Walking The Dog 4
Walking The Dog 4
Oh joy! Some real weather returns to crown the long bank holiday weekend and end the tedious republic of sunshine. Capone has to be dragged from the house because although he will plunge into an icy sea in the depths of winter, a little gentle drizzle is enough to deter him from leaving his lap of luxury inside.
So the riot act is read. The beast is told that there is no room for runts in this regiment and with hanging head and screwed up eyes we venture into the rain. Our normal cut through to the foreshore, where we usually hop over a gently dribbling stream, is transformed into a four foot deep raging torrent so we have to turn and take the long way round. The lead has to be reapplied twice before he finally takes the hint and then the full glory of Chichester harbour opens up in front of us.
The rain doesn’t just come down in sheets. It is like unravelling great bales of sailmaker’s cloth. The wind takes it and flaunts it and slaps you in the face. Already my trousers are soaking to the knees but now Capone’s tail is up. There’s a job to be done. The fat, snotty-nosed kids and their even fatter mothers have gone from the beach. The inflatable kayaks are back in the garage and high water beckons for the boards with their storm sails and the bold knights of the sea who will skim the waves and charge the surf. This is the glory of battle with the elements. Courage and determination and persistence and rain and wind, even if, alas, no sleet and snow.
Summer has some advantages for only in full leaf can the trees deposit an extra six or seven gallons with each gust. The gulls soar. The rooks rise and fall and the odd saturated pigeon flutters from the branches.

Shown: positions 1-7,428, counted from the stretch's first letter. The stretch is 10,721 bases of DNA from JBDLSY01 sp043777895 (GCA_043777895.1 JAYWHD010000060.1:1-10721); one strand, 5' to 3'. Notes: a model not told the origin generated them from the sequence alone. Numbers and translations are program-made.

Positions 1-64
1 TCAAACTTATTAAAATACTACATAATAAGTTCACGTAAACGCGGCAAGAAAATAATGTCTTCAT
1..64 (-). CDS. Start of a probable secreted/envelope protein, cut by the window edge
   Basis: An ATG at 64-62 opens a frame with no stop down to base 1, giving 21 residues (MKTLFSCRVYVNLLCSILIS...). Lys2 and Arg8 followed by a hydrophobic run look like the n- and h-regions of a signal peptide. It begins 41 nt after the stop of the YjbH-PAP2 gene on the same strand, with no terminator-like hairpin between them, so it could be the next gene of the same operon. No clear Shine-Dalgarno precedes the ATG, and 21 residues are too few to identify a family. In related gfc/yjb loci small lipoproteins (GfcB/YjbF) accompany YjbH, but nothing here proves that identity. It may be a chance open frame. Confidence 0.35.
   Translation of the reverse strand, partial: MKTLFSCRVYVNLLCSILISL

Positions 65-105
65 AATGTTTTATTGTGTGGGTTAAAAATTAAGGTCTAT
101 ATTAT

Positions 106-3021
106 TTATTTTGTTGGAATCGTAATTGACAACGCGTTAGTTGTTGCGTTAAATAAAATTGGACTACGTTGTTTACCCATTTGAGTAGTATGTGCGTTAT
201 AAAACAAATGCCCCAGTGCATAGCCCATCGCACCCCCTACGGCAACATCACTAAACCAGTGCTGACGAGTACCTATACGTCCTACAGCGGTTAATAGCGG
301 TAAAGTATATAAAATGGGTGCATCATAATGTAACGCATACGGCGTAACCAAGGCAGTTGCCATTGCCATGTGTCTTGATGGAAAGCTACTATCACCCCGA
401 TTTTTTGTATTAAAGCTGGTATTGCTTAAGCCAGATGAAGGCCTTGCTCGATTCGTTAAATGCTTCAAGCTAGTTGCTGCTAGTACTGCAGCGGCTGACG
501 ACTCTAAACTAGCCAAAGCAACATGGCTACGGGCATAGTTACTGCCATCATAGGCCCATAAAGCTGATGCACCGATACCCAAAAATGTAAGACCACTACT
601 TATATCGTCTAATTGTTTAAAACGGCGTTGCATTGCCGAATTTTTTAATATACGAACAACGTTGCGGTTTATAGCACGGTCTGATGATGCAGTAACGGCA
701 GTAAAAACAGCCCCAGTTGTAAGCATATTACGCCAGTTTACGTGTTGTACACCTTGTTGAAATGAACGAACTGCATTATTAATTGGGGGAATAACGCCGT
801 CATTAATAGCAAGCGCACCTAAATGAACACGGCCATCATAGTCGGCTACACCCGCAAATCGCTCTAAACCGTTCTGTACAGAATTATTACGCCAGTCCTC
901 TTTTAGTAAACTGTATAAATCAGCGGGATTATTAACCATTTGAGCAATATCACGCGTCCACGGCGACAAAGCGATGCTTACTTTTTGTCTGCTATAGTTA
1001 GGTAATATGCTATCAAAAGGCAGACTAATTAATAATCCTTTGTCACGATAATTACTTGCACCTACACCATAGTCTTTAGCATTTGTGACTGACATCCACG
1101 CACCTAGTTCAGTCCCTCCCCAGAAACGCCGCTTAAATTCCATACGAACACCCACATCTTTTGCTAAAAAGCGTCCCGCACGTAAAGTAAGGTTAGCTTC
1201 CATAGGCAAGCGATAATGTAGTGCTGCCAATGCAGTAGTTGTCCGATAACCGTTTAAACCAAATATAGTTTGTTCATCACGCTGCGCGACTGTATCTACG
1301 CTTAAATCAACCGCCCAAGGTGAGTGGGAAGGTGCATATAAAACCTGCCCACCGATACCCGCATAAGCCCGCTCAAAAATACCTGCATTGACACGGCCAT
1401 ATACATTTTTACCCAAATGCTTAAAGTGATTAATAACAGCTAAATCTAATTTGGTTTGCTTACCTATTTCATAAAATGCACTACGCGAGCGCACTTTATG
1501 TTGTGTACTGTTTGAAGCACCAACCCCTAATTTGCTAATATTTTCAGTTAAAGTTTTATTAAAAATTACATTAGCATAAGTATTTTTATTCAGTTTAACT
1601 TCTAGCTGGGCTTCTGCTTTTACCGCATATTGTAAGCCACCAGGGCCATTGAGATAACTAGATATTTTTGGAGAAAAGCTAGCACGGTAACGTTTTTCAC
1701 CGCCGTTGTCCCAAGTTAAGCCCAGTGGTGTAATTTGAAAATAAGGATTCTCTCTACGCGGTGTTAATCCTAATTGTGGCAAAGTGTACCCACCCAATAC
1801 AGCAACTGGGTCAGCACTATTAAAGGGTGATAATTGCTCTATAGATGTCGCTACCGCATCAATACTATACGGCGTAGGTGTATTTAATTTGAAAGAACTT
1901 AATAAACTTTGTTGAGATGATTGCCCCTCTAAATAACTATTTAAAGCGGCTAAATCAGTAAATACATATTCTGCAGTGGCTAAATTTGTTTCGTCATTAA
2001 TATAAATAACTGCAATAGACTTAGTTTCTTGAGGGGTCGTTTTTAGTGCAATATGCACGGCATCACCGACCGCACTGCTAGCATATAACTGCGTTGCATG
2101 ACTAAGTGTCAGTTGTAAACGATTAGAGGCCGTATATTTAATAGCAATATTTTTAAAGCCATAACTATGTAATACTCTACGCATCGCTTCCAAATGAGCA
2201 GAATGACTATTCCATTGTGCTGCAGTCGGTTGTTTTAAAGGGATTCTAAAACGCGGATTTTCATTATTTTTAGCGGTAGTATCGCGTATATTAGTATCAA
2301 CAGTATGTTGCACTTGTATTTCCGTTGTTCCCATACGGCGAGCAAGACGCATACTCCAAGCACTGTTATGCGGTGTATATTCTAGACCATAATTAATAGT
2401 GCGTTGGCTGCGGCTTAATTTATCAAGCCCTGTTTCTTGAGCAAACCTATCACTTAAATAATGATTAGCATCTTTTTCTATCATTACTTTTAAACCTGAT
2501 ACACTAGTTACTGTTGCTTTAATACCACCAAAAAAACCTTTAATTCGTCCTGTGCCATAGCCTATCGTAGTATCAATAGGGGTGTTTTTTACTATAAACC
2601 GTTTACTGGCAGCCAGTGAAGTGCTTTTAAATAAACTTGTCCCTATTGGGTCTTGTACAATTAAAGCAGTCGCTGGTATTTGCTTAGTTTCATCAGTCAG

There is not another soul to be seen until out of the woods comes a solitary figure in wellies and a barbour but still in his summer shorts. Behind him plods his aging, morose labrador not yet encouraged to arms, still believing in the misinformation that it is calm and sun and quiet that leads to happiness.
Across the fields the barley shoots that have been reaching for the sun droop and sag under the weight of water but you can almost hear their roots sucking the moisture, preparing themselves with the energy to burst upwards once again when the skies clear. Nature has its own intelligence, far cleverer than the sophistication of man, far smarter than our short term, pleasure seeking easy lives. The true hedonism is in contrast and struggle. Only in the darkest hour is the brightest light. The arid desert is drenched in life-giving rain and inspiration comes when the gloom closes in tightest and grips hardest.
The beast understands nothing of this but he knows it all. At last, puddles are no longer avoided but splashed through. The spring returns to his step and the tail is held high and proud and wags uncontrollably as the sticks are found and thrown and retrieved.
Our route is not cut short by the weather. In fact, it is extended and though we meet one bedraggled runner and chance upon just one more of the regular dog walkers, this is the best walk in a month. Returning home for a vigorous towelling and a couple of quadruple espressos puts the seal on the bank holiday. This is how Mondays were meant to be.
Peter Reynolds 26-05-08